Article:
Don’t Get Lateral View Chest Xrays to Diagnose Pneumothorax

From The Trauma Professional’s Blog

Pneumothorax is typically diagnosed radiographically. Significant pneumothoraces show up on chest xray, and even small ones will show up on CT.

Typically, a known pneumothorax is followed only with conventional chest xray. If the patient condition permits, these should be performed using the classic technique (upright, PA, tube 72” away). Unfortunately, physicians are used to ordering the chest xray as a bundle of both the PA and lateral views.

The lateral chest xray adds absolutely no useful information. The shoulder structures are in the way, and they obstruct a clear view of the lung apices, which is where the money is for detecting a simple pneumothorax. The xray below is of a patient with a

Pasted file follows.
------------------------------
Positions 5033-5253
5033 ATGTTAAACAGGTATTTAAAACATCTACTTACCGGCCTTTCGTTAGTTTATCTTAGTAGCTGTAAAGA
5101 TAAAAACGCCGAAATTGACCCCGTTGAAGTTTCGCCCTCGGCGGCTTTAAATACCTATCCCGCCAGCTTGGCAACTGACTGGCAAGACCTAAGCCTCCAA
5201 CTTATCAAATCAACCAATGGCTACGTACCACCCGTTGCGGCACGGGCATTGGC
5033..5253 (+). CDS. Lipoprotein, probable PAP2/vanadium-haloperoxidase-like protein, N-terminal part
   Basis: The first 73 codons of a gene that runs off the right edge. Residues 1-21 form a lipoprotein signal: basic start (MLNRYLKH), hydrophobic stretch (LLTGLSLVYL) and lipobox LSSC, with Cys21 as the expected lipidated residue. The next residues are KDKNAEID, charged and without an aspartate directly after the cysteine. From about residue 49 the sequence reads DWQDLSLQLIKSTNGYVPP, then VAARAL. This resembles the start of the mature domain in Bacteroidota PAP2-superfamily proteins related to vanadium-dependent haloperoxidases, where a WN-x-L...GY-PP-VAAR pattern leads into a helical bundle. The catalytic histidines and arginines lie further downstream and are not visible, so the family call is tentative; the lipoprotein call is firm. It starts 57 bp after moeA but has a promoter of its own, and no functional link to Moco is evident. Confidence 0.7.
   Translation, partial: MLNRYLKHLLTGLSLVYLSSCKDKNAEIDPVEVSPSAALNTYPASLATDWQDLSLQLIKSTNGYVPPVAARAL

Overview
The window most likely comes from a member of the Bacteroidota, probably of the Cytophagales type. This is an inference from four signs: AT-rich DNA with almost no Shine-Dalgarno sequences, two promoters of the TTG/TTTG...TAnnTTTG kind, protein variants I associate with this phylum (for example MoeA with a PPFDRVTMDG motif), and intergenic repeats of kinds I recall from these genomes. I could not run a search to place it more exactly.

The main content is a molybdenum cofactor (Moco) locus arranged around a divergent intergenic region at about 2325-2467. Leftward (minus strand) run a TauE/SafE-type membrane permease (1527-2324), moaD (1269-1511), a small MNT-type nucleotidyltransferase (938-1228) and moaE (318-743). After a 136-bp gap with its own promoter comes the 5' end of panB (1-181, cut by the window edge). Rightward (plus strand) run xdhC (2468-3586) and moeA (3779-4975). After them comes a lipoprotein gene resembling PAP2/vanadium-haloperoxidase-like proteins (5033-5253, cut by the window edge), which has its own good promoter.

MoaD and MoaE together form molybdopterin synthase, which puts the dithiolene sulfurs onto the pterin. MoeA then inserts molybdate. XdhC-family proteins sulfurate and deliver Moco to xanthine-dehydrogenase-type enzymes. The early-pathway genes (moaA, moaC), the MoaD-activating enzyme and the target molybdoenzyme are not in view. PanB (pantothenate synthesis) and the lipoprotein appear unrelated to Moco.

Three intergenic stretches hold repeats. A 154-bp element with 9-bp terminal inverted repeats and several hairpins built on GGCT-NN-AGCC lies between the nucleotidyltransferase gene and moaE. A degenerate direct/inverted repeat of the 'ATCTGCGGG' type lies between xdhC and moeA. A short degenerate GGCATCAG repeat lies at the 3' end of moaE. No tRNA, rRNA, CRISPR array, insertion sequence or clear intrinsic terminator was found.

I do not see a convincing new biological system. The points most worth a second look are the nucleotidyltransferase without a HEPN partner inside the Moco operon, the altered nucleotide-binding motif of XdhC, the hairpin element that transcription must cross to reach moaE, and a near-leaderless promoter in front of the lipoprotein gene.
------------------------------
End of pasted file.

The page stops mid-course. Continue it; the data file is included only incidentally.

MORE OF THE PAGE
small apical pneumothorax. There is no evidence of it on this lateral view.

Bottom line: only order PA views (or AP views in patients who can’t stand up) to follow simple pneumothoraces.

OnSurg thanks collaborative partner Dr Michael McGonigal. Dr McGonigal tweets at @RegionsTrauma.

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